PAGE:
Hand Out the Role Model Card Wisely

Parents must understand that handling their kids is not, and never will be, a celebrity’s responsibility.

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American rapper, singer, and songwriter Lil Nas X has been trending on social media again after he dropped his latest single “MONTERO (Call Me By Your Name)” on March 26. While the outfits in the music video are stunning and the beat is catchy, many are criticizing him for the demonic, sexual imagery in the video.

Many parents assume that Lil Nas X should assume a “role model” title regardless of his target audience. And it is not just him. Many other artists are told to change their public image simply to suit the personal needs of parents. While parents are understandably cautious in what their children are exposed to in the music industry, online shaming from adults can damage an artist’s reputation. The main issue many conservative listeners have with Lil Nas X’s music videos is that he is “corrupting the youth.” On social media platforms, they express their belief that he is connected to the devil and encouraging the youth to embrace Satanism; the relentless backlash strengthened when he released his Satan shoes with Nike. These same accusations have appeared countless times before: he is a role model for children, so he should act better and sing and dance differently.

Similarly, Cardi B’s “WAP” received extreme scrutiny from parents who were critical of the explicit sexual references. The same cries erupted: Cardi B is corrupting the female youth and turning them against their parents. However, Cardi B could not have made it any more transparent about her target audience since the beginning of her career. Therefore, there is no reason to spit on her career choices.

The idea of forcing the role model card onto every celebrity is unfair. As long as celebrities make it clear that their intended audiences are not children, celebrities have the right to explore mature themes, feelings, and experiences. Many traditional-leaning critics argue that there must be standards for the people children look up to, insisting that artists avoid mentioning sexual innuendos regardless of targeted age. They expect artists, especially female ones, to dress modestly, talk appropriately, and act obediently on stage and on social media. However, the majority of performing artists do not cater to children, and many have made that clear.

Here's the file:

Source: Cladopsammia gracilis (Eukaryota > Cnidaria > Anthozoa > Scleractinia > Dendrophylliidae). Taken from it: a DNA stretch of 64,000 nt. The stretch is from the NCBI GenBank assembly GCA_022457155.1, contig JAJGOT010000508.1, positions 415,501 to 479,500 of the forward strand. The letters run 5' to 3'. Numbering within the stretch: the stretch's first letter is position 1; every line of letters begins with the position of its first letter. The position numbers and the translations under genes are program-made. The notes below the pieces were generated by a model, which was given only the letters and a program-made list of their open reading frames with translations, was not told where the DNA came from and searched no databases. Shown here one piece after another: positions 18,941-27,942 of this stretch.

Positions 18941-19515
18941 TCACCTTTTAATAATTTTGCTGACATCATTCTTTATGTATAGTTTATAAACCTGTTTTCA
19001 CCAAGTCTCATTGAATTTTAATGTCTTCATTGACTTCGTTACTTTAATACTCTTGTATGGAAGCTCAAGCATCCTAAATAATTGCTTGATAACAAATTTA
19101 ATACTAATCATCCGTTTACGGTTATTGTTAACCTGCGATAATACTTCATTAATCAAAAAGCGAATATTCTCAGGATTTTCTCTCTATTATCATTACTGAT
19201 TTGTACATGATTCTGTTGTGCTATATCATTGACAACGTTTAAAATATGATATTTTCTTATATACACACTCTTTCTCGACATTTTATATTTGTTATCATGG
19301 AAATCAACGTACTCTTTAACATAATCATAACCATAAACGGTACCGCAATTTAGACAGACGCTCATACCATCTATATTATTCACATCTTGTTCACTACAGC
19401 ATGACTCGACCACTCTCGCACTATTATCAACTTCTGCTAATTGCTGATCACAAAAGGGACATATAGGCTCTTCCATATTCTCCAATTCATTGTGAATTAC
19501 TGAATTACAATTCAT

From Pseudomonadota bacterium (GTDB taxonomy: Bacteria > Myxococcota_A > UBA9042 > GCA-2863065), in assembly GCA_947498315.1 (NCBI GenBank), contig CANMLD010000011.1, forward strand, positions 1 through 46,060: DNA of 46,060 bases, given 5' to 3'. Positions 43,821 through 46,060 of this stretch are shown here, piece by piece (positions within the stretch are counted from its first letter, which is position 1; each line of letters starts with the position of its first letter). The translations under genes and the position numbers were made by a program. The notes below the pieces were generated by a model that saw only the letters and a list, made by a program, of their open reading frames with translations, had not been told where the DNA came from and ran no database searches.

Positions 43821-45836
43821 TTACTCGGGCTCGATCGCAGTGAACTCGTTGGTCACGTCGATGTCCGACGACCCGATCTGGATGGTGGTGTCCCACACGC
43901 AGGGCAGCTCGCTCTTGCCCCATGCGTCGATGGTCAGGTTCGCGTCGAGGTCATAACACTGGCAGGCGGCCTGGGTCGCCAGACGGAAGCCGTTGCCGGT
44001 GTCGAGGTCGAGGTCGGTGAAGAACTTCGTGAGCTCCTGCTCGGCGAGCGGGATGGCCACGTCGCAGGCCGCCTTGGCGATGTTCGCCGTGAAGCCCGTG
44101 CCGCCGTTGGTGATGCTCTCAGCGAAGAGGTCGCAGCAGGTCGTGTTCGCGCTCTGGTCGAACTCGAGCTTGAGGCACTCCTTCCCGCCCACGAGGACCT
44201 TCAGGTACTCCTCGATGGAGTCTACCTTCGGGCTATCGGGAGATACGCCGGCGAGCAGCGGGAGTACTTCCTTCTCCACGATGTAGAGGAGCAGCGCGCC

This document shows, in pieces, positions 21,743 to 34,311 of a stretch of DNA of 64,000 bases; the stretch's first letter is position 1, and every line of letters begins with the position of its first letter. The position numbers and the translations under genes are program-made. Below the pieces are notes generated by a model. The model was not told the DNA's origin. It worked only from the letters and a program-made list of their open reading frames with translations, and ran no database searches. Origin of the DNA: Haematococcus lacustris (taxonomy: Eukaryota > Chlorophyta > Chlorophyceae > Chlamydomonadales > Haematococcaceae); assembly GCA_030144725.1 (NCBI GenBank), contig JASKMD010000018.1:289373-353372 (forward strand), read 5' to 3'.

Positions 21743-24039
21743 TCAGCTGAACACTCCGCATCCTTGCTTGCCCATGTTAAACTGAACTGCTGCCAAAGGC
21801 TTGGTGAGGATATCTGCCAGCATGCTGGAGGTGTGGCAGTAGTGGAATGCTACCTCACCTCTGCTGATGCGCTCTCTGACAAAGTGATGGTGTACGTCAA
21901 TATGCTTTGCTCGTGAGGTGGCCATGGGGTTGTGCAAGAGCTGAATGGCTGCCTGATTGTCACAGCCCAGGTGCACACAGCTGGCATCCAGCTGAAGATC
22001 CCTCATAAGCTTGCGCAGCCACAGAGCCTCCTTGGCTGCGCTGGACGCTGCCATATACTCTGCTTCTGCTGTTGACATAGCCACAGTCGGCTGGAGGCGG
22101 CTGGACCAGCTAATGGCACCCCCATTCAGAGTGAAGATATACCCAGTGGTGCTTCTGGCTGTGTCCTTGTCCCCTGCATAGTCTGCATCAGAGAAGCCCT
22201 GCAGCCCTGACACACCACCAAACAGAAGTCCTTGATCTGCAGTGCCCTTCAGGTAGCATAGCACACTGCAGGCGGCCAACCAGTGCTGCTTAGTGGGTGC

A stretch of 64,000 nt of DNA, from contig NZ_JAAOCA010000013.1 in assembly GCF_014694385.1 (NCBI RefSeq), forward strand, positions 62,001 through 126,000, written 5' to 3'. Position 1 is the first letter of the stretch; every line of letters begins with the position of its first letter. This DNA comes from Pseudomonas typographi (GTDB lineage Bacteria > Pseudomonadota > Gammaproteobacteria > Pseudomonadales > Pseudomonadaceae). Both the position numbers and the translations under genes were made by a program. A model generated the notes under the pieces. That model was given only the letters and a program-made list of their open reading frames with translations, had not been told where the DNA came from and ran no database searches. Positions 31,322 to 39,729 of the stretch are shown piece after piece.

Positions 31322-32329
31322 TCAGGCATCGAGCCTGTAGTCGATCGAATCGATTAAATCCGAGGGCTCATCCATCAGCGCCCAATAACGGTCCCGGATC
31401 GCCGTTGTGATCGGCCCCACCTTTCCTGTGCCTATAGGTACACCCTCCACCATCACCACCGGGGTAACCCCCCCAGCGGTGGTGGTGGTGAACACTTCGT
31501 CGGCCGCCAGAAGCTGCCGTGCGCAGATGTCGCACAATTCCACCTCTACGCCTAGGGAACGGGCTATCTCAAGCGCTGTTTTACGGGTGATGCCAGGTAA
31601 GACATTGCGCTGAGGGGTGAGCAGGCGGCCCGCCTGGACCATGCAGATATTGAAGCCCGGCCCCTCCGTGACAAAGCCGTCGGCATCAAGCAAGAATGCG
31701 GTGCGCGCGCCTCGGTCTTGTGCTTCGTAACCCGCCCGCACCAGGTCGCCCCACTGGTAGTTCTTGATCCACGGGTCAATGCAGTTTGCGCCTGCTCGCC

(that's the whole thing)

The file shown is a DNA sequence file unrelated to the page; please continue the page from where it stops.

The same shaming from parents, conservative groups, and older listeners is seen with other artists as well. When Taylor Swift dared to take a more mature approach with songs like “The Man” or “Look What You Made Me Do,” she was shamed for it. All over YouTube, middle-aged men insulted Taylor Swift for her songs and the messages of sexism in the music industry she tries to portray. YouTubers such as StevenCrowder said that she was hurting the feelings of young boys who could watch this video. Ben Shapiro claimed that she was playing the victim of society. The large problem with these criticisms is that they claim that a woman in her position of fame should not spread messages like these. However, she is not trying to teach young men and women a “lesson” about how evil men are. Rather, she is recounting only her own experiences and feelings.

There are other ways for parents to control what their children are exposed to in the music industry. If a certain celebrity is considered a positive role model for children, then parents should try to be that role model. While parents have the right to be cautious, there are possible consequences if they cross the line by shaming celebrities. The child may lose trust and respect for their parents or idolize the celebrity. An alternative for parents is to specifically show children content geared toward their age group. If the children are adolescents, parents should open up conversation with them. Shaming celebrities is only an overprotective and toxic behavior.

Parents must understand that handling their kids is not, and never will be, a celebrity’s responsibility. Performers are not obliged to hide away their creative ideas for children they do not know. If artists want to make raunchy music that reflects who they are, as long as they make it clear who their target audiences are, let them do so. The vicious attacks on social media are not warranted, nor are they acceptable.